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All Blacks lock and newly minted Samoa tourism ambassador Patrick Tuipulotu has spoken out on the “broken promises” he feels that have impeded the expansion of the professional game into the Pacific Islands region.
Tuipulotu and Wallabies prop forward Scott Sio were part of a media call to publicise their recent appointments as ambassadors for the Samoa Tourism Authority. Both are expected to be part of Bledisloe III at Sydney’s ANZ Stadium on Saturday night which doubles as the opening game of the new Tri-Nations championship playing out in Australia over the next six weeks.
The All Blacks can clinch the Bledisloe Cup for an 18th straight year with a second straight victory over their trans-Tasman rivals, while a Wallabies win would keep them alive heading into their rematch in Brisbane seven days later.
Naturally, given their Samoan affiliations, the subject of the lack of progress in including a Pasifika side in Super Rugby, and the general frustration that there aren’t more tests involving the world’s leading nations in the islands was broached.
“There is always a frustration there,” said Tuipulotu, who considers himself a New Zealand-born Samoan. “There are always a lot of moving cogs that get in the way and it’s always hard like that.
“What we can do as players, I guess, is keep raising the awareness that this is something for us, something we want. Then again, there are a lot of hoops to go through and a lot of cogs to move before we can get anywhere.
“It’s almost like there have been a lot of broken promises over the years and it’s hard to really start something.”
There had been high-end talk out of New Zealand around involving a Pasifika team in Super Rugby as early as 2021 after the Covid-enforced breakup of the existing competition. It was one of the recommendations of the Aratipu report on the future of the professional game.
But New Zealand Rugby recently put that on hold until at least 2022, much to the frustration of the Auckland-based Moana Pasifika bid which believed the time was right to embrace the islands game and the support for it on both sides of the Tasman.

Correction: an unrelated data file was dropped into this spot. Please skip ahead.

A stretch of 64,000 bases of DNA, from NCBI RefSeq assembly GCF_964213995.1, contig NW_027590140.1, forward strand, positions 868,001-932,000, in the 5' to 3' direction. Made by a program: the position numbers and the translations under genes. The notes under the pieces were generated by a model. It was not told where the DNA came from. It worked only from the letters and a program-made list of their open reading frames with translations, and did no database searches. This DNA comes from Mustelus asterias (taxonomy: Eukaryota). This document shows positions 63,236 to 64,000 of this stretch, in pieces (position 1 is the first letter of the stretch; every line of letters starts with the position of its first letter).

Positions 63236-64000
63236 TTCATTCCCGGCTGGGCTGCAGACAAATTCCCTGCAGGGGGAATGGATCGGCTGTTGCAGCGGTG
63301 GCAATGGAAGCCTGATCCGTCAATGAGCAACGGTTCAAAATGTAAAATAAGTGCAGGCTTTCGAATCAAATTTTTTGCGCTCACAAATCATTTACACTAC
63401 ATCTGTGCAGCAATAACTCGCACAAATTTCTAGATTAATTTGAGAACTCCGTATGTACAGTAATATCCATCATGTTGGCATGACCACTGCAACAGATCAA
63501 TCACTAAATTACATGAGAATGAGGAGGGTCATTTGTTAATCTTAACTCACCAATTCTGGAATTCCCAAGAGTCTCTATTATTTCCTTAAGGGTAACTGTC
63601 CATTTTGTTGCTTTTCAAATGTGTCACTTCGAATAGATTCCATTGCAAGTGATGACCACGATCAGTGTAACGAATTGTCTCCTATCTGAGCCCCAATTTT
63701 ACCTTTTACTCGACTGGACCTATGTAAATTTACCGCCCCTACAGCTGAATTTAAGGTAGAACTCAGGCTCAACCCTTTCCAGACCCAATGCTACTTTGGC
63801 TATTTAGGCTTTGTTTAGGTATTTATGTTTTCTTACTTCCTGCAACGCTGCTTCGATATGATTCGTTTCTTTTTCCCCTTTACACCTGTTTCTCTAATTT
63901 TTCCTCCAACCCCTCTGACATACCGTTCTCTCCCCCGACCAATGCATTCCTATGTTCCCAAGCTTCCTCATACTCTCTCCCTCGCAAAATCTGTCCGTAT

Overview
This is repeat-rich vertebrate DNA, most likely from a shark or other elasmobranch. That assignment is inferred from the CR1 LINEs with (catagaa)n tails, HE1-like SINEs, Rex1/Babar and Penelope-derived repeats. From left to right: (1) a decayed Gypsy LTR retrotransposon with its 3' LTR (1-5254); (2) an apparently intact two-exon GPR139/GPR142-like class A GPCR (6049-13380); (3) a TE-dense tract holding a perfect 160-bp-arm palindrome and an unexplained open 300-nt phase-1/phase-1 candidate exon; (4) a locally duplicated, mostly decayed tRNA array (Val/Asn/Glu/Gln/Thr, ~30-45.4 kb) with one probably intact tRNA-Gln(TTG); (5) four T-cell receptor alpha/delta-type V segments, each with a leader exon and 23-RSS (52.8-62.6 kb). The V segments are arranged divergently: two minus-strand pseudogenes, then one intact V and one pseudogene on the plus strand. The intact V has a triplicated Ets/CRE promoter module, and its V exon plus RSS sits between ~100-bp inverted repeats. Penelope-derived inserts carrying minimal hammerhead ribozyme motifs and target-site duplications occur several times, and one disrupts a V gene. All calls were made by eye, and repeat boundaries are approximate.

Tuipulotu believed an Auckland-based Pasifika team in Super Rugby would be “received really well” and would have the support both financially and from fans to make it viable.
“The population in Auckland is pretty busy in terms of a lot pf Pacific Island nations,” said the All Blacks lock. “You’d probably get more supporters there than to a Blues game at Eden Park.
“It’s something that would be received really well and would be something pretty cool that a lot of fans, not only in Auckland, but around New Zealand and Australia would jump on board.”
Sio, the son of former Manu Samoa front-rower Tavita Sio, echoed Tuipulotu’s feelings of frustration.
“It’s not that players don’t want to travel there,” he said. “There are a lot of boxes needing to be ticked and we don’t have a lot of influence on a lot of that. But we can use our platform to keep raising that awareness that we think it’s a great opportunity for both countries to expand and grow the game of rugby.
“You’ve got to start somewhere and if we can start that conversation and help it grow it’s only going to benefit us in the long run.”
Tuipulotu, the 32-test lock and Blues captain, has been expanding his connection with the homeland of his parents of late. He was recently awarded an honorary chief (Matai) title in Samoa and has been learning the language.
After a Blues Super Rugby Aotearoa match earlier this year he began his post-match interview with a response in the Samoan language.
“I thought, ‘look, I’m learning the language, I might as well start putting it out there’. So in an after-match interview I just thought why not? It got received really well, and from there TJ [Perenara] started to address his after-match speeches in Maori as well. That was a good starting point for the whole theme of representing wherever you’re from, and putting it on the stage.
“This is part of the journey of myself getting to reconnect with my roots, find out more about my heritage and at the same time try to give back and put Samoa back on the map,” he said.
“Out there on the stage I’m proud to be a New Zealand-born Samoan, and it’s about being in the spotlight knowing I am a Samoan and proud to be one.”
And from one Samoan to another, Tuiupulotu did not mind putting to bed any suggestions there was a soft underbelly to this Wallabies side, as had been speculated in some media quarters in New Zealand following the All Blacks’ 27-7 victory at Eden Park.
“After the last two weeks my body is telling me otherwise,” said Tuipulotu. “It’s easy for people on the sidelines to do a lot of talking, but I know Scott and the boys, as well as us, would have been feeling quite sore after the last few weeks and it will be no different on Saturday.
“There is no such thing as soft men in a test match.”.
SOURCE: STUFF NZ/PACNEWS
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